Yesterday was a big test for Sling TV: How would the Web TV service do when lots of subscribers logged in at the same time, to watch some of the biggest sports events of the year?
Not that well, apparently. By Sling’s own admission, it couldn’t handle an influx of users who tuned in to watch Turner Networks’ broadcasts of the March Madness college basketball semi-finals, featuring Duke vs. Michigan State and Wisconsin vs. Kentucky. That led to streams that were choppy or nonexistent, according to frustrated Sling users.
“We’re sorry some basketball fans saw errors tonight due to extreme sign-ups and streaming. Engineers rebalanced load across network partners,” Sling’s @slinganswers Twitter account posted last night, around the middle of the evening’s second game.
On conventional TV, Duke/Michigan State was one of the most popular Final Four games in a decade, while Wisconsin/Kentucky was even bigger: It attracted more viewers than any other Final Four game in the last 22 years. (On Wisconsin!)
Without any more detail from Sling or its parent company Dish Network (I’ve asked them for comment but am not holding my breath), it’s hard to diagnose what went wrong last night. But if you take Sling’s Twitter operator at face value, the company didn’t anticipate that one of the biggest nights in sports would be a big night for the service, which delivers a package of pay TV channels over the Web for $20 a month.
[UPDATE: Sling TV CEO Roger Lynch called back, and says his service was well aware that streams and sign-ups would be in high demand on Saturday. And while Lynch concedes that his service was overwhelmed, he says outages and quality issues only affected around 1,000 users — “a fraction” of Sling’s base. (And no, Lynch wouldn’t disclose his overall numbers). Lynch says new software he’s rolling out this week should help Sling deal with future spikes, which could come soon: Next weekend HBO launches a new season of “Game of Thrones” , and Sling will allow users to sign up for the pay TV channel for an extra $15 a month.]
On the one hand, that’s hard to believe. Watching live sports on the Web, via ESPN and Turner’s channels, is by far the most compelling reason to sign up for Sling, which attracted 100,000 sign-ups in its first month. So you’d think the Sling folks would have circled Saturday night on their calendars many months ago, and would have gone out of their way to make sure they could handle demand.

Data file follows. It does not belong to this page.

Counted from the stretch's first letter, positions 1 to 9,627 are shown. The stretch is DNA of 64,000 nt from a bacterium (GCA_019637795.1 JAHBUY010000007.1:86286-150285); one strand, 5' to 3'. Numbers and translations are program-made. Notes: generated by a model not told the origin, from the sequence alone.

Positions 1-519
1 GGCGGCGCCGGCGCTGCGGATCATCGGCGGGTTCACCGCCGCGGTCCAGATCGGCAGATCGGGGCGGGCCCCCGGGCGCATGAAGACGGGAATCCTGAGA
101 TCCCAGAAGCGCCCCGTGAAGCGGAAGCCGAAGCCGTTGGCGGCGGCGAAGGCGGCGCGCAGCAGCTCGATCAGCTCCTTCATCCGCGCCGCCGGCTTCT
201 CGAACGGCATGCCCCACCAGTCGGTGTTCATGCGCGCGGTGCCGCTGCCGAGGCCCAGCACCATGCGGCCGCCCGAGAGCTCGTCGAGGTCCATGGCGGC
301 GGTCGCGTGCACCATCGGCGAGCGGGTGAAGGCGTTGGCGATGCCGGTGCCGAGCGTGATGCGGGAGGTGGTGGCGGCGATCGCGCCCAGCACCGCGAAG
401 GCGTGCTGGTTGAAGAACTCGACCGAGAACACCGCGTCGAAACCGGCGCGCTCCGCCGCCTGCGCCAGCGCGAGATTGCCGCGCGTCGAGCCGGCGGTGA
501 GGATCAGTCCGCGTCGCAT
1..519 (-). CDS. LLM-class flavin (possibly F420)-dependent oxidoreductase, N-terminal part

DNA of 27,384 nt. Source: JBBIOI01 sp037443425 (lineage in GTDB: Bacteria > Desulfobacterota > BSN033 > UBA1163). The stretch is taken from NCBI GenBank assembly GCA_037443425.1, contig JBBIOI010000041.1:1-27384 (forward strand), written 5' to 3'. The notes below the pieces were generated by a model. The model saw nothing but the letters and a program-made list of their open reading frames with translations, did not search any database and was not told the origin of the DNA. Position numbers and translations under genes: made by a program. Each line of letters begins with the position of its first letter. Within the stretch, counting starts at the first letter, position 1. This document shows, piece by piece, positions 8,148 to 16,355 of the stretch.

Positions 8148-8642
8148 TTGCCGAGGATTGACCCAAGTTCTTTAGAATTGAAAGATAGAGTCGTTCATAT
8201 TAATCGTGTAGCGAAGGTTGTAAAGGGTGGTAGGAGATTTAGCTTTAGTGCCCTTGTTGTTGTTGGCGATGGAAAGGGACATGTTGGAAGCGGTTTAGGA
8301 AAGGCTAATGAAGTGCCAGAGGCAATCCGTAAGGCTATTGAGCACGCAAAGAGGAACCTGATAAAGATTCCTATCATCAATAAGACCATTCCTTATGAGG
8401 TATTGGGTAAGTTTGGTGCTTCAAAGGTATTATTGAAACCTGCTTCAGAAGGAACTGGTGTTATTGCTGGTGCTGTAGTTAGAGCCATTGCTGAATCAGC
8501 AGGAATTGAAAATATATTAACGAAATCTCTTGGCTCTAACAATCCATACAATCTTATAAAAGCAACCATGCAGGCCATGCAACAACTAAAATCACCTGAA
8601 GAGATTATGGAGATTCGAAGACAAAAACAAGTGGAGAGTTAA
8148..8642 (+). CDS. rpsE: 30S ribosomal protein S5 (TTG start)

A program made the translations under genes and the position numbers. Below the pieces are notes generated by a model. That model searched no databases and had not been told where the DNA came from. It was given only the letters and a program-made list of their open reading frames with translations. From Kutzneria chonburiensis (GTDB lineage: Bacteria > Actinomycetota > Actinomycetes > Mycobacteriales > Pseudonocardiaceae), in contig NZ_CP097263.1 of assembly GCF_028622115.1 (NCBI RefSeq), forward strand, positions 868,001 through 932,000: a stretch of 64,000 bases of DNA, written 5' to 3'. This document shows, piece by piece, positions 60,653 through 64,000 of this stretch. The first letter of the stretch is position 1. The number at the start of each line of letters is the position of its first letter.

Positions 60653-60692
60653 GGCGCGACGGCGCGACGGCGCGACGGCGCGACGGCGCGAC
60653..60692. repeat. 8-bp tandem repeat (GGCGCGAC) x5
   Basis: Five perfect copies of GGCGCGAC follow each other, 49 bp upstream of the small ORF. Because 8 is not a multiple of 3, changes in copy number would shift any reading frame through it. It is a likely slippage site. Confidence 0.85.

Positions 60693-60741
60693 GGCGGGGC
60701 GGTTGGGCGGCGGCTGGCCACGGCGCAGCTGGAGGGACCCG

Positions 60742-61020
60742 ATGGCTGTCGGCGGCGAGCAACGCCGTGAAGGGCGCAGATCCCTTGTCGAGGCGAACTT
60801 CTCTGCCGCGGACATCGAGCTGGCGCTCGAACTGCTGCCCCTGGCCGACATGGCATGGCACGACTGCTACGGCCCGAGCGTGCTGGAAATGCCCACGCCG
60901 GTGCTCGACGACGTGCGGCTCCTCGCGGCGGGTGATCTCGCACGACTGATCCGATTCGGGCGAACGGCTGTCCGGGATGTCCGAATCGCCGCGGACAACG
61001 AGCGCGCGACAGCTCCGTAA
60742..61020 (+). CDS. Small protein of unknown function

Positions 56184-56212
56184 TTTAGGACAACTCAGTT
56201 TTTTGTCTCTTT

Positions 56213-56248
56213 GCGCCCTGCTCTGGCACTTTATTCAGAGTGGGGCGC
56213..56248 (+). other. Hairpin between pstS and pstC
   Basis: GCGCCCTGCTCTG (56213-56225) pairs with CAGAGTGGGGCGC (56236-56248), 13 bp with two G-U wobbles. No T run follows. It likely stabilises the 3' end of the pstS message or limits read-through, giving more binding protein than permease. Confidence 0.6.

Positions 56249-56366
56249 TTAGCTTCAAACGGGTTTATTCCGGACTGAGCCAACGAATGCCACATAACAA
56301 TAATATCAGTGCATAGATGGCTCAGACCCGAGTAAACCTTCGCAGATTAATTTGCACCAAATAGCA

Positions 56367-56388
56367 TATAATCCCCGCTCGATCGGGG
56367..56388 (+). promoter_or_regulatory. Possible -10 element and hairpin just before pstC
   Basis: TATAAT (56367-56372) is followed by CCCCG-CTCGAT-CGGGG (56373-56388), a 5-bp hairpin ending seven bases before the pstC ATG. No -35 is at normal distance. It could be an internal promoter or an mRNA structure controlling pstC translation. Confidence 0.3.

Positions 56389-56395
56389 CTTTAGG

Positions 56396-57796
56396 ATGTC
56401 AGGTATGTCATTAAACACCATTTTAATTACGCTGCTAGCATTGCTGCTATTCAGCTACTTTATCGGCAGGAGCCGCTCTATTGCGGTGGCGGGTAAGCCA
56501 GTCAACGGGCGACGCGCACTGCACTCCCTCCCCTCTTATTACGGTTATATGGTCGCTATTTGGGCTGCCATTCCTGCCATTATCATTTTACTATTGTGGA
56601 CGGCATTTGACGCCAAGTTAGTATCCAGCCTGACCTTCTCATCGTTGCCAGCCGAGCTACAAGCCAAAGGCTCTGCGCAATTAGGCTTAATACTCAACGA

On the other hand, that excuse is uncomfortably familiar. Many big Web streaming events in the last few years seem to be accompanied by user complaints and operator apologies.
For instance: In February, some people who tuned into watch ABC’s streaming coverage of the Oscars saw old movies and game shows instead. Last year, ESPN cited “unprecedented demand” when it struggled to serve everyone who wanted to watch the U.S. play Germany in the World Cup. And HBO’s streaming service conked out a couple times when lots of people tried to watch some of its most popular shows.
(For what it’s worth, I streamed the second half of the Wisconsin game on my iPhone, via Turner’s “March Madness” app, and it worked just fine — except in the last couple of minutes, when it shut down twice, sending me into convulsions. Luckily it all worked out. (Nice job, Bronson.)
In the past, it was hard to get too worked up about Web TV streaming problems, since Web TV streaming was always presented as an alternate option for a relatively small group of people.
But now Web TV is supposed to be mainstream: Dish and Sony are presenting their online packages as full-blown replacements for cable TV subscriptions, and this month HBO will sell HBO Now, an online-only service targeted at an audience of more than 10 million potential subscribers. In the fall, the NFL will stream a game to a national audience. Apple wants to launch its own streaming service this year.
And bear in mind that there are many ways for a Web stream to break down before it gets to your laptop or Apple TV. Even when operators like Sling aren’t at fault, something else down the line — your local broadband provider, your router or your own operator error — can prevent you from watching what you want, when you want. It seems like it might be some time before regular humans can reliably depend on the Web to show them something that lots of other people want to watch at exactly the same time.
This article originally appeared on Recode.net.